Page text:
Practical Evil

When a violent encounter with a creepy, conservative conspiracy theorist results in his death, a group of liberal master’s students decide to better the world by killing those they deem to be a potential danger. . . which happens to be those who disagree with their way of thinking.  This is The Last Supper and it is currently playing at Bellevue Little Theatre under the auspices of SNAP! Productions.

After two years, SNAP! returns to live theatre with a pretty dark and disturbing play by Dan Rosen.  This had actually been a movie and is a combination of a grislier version of Arsenic and Old Lace and the living out of the question, “Would you kill a young Hitler when he was innocent in order the prevent the horrible atrocities he would later commit?”  Rosen has a good grip on the current political climate and his play is actually an interesting commentary on the dangers of political extremism across all spectrums.

That being said, the script is weakened a bit by its lack of character development, dearth of sympathetic characters, and an ambiguous ending (though this becomes less so if you follow the clues.  Here’s a hint.  They’re all visual, so pay close attention.  Happy hunting!)

Todd Brooks has a tremendous sense of atmosphere as he bookends the play between a pair of thunderstorms which well represent the violence of the material and the moment.  He also does an excellent job with the subtlety of the final scene.  Brooks also has led his performers to fairly effective performances, especially with the victims who are the most compelling characters in the show.

Strong ensemble performances come from Dennis Stessman who exudes a cold and palpable menace as the creepy truck driver who gets the victim train going.  Don Harris provides some needed levity as the sheriff.  Randy Wallace is oblivious to his own hypocrisy as the man of God who has a horribly warped view on the horror of AIDS and perceives homosexuality as a disease.  Chloe Irwin is a blend of naivete and arrogance as a high schooler suing her school due to a belief that mandatory sex education is an invasion of her privacy.

As I stated earlier, there is a great lack of character development in the show.  As such, it’s hard to delineate the performances of the primary characters as they simply are what they are.  The only thing that seems to differentiate them is their degree of bloodlust.  The worst of them is willing to kill at the drop of a hat while the best of them comes to realize just how monstrous the group has become.

Roz Parr’s Jude is the primary character that gets the most character development.  At first, she is keen to get in on the killings and is one of the first to suggest eliminating those who don’t adhere to the groupthink.  But she is also the one who truly realizes how corrupted they have become through their heinous acts.  Parr really shines when the focus isn’t on her as her visceral reactions show how appalled and horrified she has become as the murders get easier, but the “crimes” justifying them get significantly minor.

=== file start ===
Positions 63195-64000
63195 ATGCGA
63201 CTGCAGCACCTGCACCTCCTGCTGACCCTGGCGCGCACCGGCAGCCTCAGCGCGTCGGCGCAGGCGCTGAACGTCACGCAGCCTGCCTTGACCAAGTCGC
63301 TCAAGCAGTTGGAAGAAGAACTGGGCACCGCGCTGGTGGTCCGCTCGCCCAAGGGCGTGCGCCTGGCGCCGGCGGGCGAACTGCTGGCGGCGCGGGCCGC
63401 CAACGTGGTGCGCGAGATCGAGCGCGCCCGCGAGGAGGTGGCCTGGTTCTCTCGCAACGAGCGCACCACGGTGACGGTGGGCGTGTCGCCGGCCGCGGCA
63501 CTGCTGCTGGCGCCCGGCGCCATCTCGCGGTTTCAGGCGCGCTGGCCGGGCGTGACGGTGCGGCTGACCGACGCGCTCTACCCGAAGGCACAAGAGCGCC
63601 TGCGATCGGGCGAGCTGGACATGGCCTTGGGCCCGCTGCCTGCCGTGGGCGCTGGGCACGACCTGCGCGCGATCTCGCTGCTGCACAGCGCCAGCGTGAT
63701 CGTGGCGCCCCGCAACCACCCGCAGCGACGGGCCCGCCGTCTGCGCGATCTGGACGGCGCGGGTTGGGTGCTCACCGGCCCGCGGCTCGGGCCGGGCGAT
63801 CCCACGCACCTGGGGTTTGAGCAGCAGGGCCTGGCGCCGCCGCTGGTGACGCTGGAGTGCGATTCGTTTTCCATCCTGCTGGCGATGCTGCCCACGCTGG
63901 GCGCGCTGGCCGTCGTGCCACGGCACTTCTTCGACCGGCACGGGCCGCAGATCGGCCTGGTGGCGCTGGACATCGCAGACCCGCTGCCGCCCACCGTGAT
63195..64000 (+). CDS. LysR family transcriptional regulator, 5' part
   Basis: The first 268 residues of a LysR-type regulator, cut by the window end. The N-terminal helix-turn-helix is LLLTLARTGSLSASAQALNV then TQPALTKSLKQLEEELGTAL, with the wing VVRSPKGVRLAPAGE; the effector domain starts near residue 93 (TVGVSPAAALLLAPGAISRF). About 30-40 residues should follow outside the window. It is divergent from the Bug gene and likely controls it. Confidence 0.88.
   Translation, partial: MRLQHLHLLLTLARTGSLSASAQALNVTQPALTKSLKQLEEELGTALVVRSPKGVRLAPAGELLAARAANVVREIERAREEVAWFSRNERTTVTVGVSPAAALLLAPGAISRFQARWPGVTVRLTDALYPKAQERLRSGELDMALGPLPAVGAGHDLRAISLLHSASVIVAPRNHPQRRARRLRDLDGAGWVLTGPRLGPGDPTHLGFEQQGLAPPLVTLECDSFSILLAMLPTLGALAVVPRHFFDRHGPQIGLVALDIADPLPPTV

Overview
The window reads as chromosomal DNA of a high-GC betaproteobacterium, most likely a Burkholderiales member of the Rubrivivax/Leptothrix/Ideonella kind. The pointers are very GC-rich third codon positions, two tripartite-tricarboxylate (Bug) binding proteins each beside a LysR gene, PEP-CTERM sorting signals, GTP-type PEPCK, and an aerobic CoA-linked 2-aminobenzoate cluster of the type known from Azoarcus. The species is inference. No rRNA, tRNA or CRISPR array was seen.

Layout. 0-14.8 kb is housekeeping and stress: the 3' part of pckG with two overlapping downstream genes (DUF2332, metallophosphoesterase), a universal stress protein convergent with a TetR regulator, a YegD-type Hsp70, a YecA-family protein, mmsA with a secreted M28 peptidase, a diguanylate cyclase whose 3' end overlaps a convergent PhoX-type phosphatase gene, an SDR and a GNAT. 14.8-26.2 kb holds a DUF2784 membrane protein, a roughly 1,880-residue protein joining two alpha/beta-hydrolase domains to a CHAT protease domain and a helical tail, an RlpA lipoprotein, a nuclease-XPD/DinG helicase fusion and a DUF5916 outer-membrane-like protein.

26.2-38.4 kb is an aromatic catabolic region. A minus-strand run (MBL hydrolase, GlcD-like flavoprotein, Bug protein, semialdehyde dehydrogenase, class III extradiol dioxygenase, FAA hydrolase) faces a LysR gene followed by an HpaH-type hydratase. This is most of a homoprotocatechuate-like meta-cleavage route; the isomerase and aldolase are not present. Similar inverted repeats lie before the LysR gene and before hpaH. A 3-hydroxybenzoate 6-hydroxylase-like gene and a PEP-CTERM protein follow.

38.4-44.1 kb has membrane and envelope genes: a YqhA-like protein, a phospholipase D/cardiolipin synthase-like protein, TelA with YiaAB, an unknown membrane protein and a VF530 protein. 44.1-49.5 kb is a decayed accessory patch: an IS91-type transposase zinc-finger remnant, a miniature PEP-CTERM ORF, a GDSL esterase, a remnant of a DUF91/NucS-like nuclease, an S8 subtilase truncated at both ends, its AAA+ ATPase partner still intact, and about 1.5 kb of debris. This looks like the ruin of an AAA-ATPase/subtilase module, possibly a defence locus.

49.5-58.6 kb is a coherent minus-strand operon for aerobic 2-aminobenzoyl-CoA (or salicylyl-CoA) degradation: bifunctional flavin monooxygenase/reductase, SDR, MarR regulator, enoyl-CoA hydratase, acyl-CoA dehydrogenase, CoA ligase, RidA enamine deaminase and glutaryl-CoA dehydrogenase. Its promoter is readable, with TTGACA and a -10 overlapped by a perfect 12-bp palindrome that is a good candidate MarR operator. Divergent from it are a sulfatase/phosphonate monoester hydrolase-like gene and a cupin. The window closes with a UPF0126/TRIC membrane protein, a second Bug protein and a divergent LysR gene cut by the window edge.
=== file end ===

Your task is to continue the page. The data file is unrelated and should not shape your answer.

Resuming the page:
Chris Scott does exemplary work with Norman Arbuthnot.  A conservative pundit in the vein of Tucker Carlson or Sean Hannity, Scott’s Arbuthnot is used primarily in interstitials promulgating more and more outlandish bilge until a chance meeting leads to him having dinner with the students where he seems to be a much more reasonable person.  He freely admits that a lot of what he says is just schtick to get attention onto a subject he cares about and almost convinces the students that there is room for differing opinions.  But just when he has you convinced he’s decent, he pulls an act that shows he fully buys his own hype which Scott handles with smarmy aplomb.

Sarah Kolcke has designed a very warm and welcoming home with a comfortable living room and kitchen which serves as a stellar counterpoint to its cold occupants.  Joey Lorincz should win an award for these lights especially with the lightning, the use of shadow, and use of spotlights on silent actors.  Daena Schweiger does some nifty A/V work with the use of the intros for the shows of several conservative pundits as well as her original creation of an intro for Arbuthnot’s show.  Connie Lee’s costumes are natural and suitable to the characters.

Act I felt pretty rough and almost like a rehearsal.  Cue pickups were very loose and the acting in the aftermath of the first death lacked a needed shock and intensity.  In Act II, the conversations felt a lot more natural and in tune with the ever-increasing stakes of the situations.

In the end this show takes a pretty absurdist look at the dangers of extreme political thought, but it also points out the very real threat posed by those who close their minds instead of truly opening up to discuss and debate our differences in order to reach a place of true understanding.

The Last Supper plays at Bellevue Little Theatre under SNAP!’s auspices through July 24.  Showtimes are 7:30pm Thursday and Friday and Sunday at 2pm.  Tickets start at $30 and can be purchased at the BLT Box Office or by visiting www.snapproductions.com.  Due to strong language and mature subject matter, this show is not suitable for children.  Bellevue Little Theatre is located at 203 W Mission St in Bellevue, NE.

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